(13) See Ibid, who cites Segovia Cathedral, "Registro del cabildo delos fechos-desde 28. de henero de 1547, fol. 62v.

(14) E. Thomas Stanford, in Yearbook of the Inter-American Institute lor Musical Research, II (1966), 167, states: "The date of Franco's arrival in the New World is a subject of conjecture: he is believed to have arrived as early as 1554, and it is known that he served as chapelmaster in the Guatemala Cathedral prior to his arrival in Mexico. From stylistic considerations alone, I believe that he must have served in this hemisphere for some years before his arrival in Mexico City in 1575."

(15) See Robert Stevenson, "European Music in 16th-Century Guatemala," The Musical Quarterly, 50 (1964). 342, who cites Guatemala Cathedral, "Actas capitulares," undated act, "Liber Capituli Sancti Jacobi ... Desde 1573 afios," fol 2.

(16) See Steven Barwick, The Franco Codex of the Cathedral of Mexico: Transcription and Commentary (Carbondale, Illinois: Southern Illinois Univ. Press, 1965), viii--ix.

(17) Jesus Estrada, "Clasicos de Nueva Espana: Ensayo histfrico sobre los Maestros de Mexico," Schola Cantorum [Morelia] (July, 1945), 101.

(18) Mexico City Cathedral, "Actas del Cabildo," July 7, 1579. This and the subsequent financial matters (cf. notes f 9-21) are discussed in detail in Robert Stevenson, Music in Mexico: A Historical Survey (New York: Thomas Y. Crowell, 1952), 104-107.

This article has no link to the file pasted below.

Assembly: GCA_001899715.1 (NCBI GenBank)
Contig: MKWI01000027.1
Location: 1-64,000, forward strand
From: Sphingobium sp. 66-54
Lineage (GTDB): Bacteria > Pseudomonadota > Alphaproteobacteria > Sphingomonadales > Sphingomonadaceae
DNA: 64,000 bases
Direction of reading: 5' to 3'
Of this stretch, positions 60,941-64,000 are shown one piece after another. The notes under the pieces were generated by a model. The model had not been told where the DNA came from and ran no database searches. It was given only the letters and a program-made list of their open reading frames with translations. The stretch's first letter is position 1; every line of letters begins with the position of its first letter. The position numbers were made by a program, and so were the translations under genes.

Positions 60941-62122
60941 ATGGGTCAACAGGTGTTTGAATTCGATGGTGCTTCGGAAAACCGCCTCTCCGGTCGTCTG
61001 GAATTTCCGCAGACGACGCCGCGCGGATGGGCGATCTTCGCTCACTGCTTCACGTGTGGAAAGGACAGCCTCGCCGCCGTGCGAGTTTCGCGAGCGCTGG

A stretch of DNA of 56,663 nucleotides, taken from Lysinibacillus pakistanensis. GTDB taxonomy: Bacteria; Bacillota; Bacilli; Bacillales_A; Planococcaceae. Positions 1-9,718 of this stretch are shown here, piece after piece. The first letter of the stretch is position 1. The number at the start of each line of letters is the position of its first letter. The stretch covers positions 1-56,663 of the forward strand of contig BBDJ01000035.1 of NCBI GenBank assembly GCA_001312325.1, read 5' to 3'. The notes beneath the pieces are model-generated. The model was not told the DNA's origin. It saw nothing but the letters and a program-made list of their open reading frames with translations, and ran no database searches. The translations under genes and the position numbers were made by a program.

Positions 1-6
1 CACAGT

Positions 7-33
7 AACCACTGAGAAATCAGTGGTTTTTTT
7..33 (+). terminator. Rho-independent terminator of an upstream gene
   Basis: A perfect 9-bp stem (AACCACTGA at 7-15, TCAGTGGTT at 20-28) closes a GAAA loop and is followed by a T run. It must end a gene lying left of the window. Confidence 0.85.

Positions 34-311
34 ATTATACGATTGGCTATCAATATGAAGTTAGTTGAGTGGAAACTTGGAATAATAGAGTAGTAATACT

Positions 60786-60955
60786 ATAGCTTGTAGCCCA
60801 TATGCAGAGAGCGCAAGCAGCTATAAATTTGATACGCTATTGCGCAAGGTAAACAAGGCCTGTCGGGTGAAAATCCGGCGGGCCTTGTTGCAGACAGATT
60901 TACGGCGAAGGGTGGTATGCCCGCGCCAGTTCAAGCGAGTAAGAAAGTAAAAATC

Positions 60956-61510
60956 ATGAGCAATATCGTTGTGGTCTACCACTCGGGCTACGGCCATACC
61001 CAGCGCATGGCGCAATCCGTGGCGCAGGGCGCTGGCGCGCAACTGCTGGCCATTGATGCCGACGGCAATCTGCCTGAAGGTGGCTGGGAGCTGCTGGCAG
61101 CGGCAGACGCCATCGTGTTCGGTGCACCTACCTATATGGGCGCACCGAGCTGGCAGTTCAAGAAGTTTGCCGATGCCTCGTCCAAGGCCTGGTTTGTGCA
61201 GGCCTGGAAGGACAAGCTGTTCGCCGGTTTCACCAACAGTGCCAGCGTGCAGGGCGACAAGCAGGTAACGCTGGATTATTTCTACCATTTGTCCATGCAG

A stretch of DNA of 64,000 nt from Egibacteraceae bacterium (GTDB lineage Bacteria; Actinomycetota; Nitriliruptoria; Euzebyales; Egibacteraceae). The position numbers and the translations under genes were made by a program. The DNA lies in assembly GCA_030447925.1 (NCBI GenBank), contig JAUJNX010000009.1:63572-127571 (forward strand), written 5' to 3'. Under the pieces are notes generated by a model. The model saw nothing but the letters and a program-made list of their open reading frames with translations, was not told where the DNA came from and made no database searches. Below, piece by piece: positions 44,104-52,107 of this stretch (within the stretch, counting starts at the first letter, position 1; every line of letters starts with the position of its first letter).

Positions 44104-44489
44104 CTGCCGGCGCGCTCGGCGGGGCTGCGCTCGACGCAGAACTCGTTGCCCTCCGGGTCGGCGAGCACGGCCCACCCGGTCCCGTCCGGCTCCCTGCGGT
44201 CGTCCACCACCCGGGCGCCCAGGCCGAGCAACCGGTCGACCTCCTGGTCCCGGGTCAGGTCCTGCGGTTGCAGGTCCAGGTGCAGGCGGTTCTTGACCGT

(19) Mexico City Cathedral, "Actas del Cabildo," July 13, August 2, 1582.

(20) Ibid, February 26, September 6, 1583.

(21) Ibid, March 6, April I 7, 1584.

(22) "Diego Basalenque, Historia de la Provincia de San Nicolas de Tolentinode Michoacan (1673, rpt. Mexico: Editorial Jus, 1963), p. 62. Biographical data is given by Robert Stevenson, Music in Aztec and Inca Territory (Berkeley: Univ. of California Press, 1968), p. 199, n. 94, who cites Mexico City Cathedral, "Actas Capitulares," Libro 2 [degrees] (1559-1576), fol. 209V (January 28, 1567), and Libro 4[degrees] (1588-1605), fol. 1 19v.

(23) According to Robert Stevenson, A Guide to Carribean Music History (Lima: Ediciones "Cultura,"1975), p. 42, who cites Juan Mendez Nieto, Discursos medicinales, Documentos inditospara la historia de Espana, 13(Madrid: Iprenta Gongora, 1957), 352.

(24) La musica en la cathedral de Granada en el siglo XVI (Granada: Fundacion Rodriguez Acosta, 1963), 1, 199-205.

(25) Ibid, p. 200.

(26) See Stevenson, A Guide to Carribean Music History, 42.

(27) See Ibid, who cites Mendez Nieto, Discursos, 352, 356.